'The Bag Lady War'

Readers looking for a chuckle amid these uncertain economic times should seek out Carol SeCoy's "The Bag Lady War." At the zany intersection of vigilante justice and retirement planning, the novel provides an irreverent look at American justice from the point of view of three elderly widows impoverished and victimized by local toughs. With nothing to lose but their fear of handguns and nursing homes, they start a crime wave of their own, ridding the streets of several dozen criminals and securing for themselves a lifetime guarantee of three hots and a cot.

MJ: Where did the idea for "The Bag Lady War" come from?

CS: I was listening to the radio one day and heard our oldsters being unfairly blamed again for living too long and using up the Social Security Fund. Later that day I watched a TV program about the huge increase in homelessness and violence on city streets. Add to that the statistics on growing drug and gang activity and you will see we have created an impossible situation for our nation's elderly poor. Not only have their savings been eroded by inflation, but they must figure out how to navigate a dangerous world. The idea for "The Bag Lady War" popped into my head, almost fully formed, that very day.

MJ: Tell us why you chose Santa Ana, Calif., as the setting for "The Bag Lady War."

CS: My husband, Jack, and I raised our family in Santa Ana. We were well aware of how the area changed through the years due to drugs and violence. Both of us were originally Oregonians, and when Jack retired we were happy to relocate in Ashland.

MJ: How do you think readers in liberal Ashland will respond to characters who commit one cold-blooded murder after another?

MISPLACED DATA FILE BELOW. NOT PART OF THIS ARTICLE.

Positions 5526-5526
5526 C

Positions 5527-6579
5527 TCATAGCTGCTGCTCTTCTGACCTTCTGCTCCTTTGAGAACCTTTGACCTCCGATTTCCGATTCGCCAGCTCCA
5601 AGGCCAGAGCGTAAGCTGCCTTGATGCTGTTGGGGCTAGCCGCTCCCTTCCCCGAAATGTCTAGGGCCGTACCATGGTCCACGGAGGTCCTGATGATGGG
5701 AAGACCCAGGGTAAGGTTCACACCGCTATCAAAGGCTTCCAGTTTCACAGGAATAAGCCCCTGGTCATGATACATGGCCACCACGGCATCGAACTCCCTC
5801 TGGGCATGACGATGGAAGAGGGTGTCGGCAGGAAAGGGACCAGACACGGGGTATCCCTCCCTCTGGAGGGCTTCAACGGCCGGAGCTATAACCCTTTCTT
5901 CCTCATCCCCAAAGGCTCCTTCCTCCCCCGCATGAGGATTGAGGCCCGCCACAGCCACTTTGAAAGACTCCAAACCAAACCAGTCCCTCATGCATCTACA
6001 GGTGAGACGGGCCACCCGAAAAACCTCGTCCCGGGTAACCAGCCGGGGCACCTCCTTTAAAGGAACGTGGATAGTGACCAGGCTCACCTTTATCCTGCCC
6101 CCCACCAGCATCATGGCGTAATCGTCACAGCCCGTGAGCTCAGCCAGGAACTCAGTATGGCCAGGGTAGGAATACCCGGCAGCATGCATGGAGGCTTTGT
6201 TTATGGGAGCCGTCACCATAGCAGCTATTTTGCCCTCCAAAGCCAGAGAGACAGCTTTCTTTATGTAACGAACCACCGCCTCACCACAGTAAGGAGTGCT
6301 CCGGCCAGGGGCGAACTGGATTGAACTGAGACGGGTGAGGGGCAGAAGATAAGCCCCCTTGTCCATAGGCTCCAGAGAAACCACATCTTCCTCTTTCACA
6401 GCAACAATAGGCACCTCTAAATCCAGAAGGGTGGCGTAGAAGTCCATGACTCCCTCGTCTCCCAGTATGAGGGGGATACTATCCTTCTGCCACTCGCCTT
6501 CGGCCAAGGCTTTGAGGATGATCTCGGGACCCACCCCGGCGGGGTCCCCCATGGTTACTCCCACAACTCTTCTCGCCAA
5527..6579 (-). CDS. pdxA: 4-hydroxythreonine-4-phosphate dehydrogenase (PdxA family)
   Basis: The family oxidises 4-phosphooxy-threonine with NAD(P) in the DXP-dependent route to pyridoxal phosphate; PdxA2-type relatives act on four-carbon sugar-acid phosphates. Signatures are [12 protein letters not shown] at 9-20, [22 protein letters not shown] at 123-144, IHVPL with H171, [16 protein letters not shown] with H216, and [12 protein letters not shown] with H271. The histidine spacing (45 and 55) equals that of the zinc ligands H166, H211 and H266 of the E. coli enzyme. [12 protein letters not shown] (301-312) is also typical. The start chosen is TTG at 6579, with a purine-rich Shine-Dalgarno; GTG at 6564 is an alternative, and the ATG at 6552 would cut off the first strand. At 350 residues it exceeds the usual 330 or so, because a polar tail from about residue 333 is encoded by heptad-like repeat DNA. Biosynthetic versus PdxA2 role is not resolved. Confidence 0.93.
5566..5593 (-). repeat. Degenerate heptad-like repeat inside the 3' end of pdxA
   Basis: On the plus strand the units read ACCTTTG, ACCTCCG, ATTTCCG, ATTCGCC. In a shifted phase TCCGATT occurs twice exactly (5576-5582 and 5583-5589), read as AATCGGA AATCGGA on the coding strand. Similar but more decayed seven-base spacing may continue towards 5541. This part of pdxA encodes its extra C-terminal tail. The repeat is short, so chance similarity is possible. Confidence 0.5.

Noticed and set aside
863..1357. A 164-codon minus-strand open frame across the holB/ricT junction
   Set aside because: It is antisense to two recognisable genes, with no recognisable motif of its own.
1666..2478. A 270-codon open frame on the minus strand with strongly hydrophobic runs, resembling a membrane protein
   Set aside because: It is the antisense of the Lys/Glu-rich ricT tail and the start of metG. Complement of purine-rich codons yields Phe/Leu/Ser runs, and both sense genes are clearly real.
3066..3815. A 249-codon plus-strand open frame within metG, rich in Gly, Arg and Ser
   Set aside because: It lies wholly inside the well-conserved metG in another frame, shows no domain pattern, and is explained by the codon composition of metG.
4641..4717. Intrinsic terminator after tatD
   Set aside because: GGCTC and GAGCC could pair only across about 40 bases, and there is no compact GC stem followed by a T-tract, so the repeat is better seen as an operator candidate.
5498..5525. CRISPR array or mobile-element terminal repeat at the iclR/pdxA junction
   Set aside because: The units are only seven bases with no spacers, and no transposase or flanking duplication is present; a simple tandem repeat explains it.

CS: I donated one large-print copy and one standard-print copy of "The Bag Lady War" to the Ashland library, where there is always a waiting list of two or three for the large print and four or more for the standard print. My donated copy to Mountain Meadows' library also stays wait-listed. It is selling well at Bloomsbury and in the OSF Tudor Guild Gift Shop. The Ashland Community Theater presented a successful one-act play reading from the first chapter and I've been asked to speak about "The Bag Lady War" at the Ashland library and on local TV. Many book clubs are reviewing it — so I guess Ashland is okay with it!

MJ: How did you find out about the prison life depicted in your book?

CS: I took a guided, day-long tour of the California Institution for Women at Corona. It gave me all the information I needed and more.

MJ: Do you think society would respond with approbation if three old ladies actually pulled off the same crimes as the characters in your book?

CS: "The Bag Lady War" is satire, a caricature of life, where anything goes. If the characters are interesting or lovable enough, the reader will suspend reason and accept (well, mostly!) outrageous solutions to serious problems. So, in my satire, society doesn't judge them. But seriously, too often you can pick up the newspaper and read about an elderly citizen committing a crime in order to pay the mortgage or get medical care. In the case of our elderly heroines, they were faced with poverty and forced to live behind locks and bars to protect themselves from the gang that had taken over their neighborhood. They figured they may as well live behind locks and bars in the security of prison, where there is also free food, medical care, and the company of younger women. But, not wanting to be a burden to the government, they felt they should earn their way into prison by doing away with enough bad guys to offset the cost of their care.

Carol SeCoy, 77, has lived in Ashland with her husband of 57 years since 2004. In addition to writing, she volunteers at Oregon Shakespeare Festival and the Osher Lifelong Learning Institute at Southern Oregon University.

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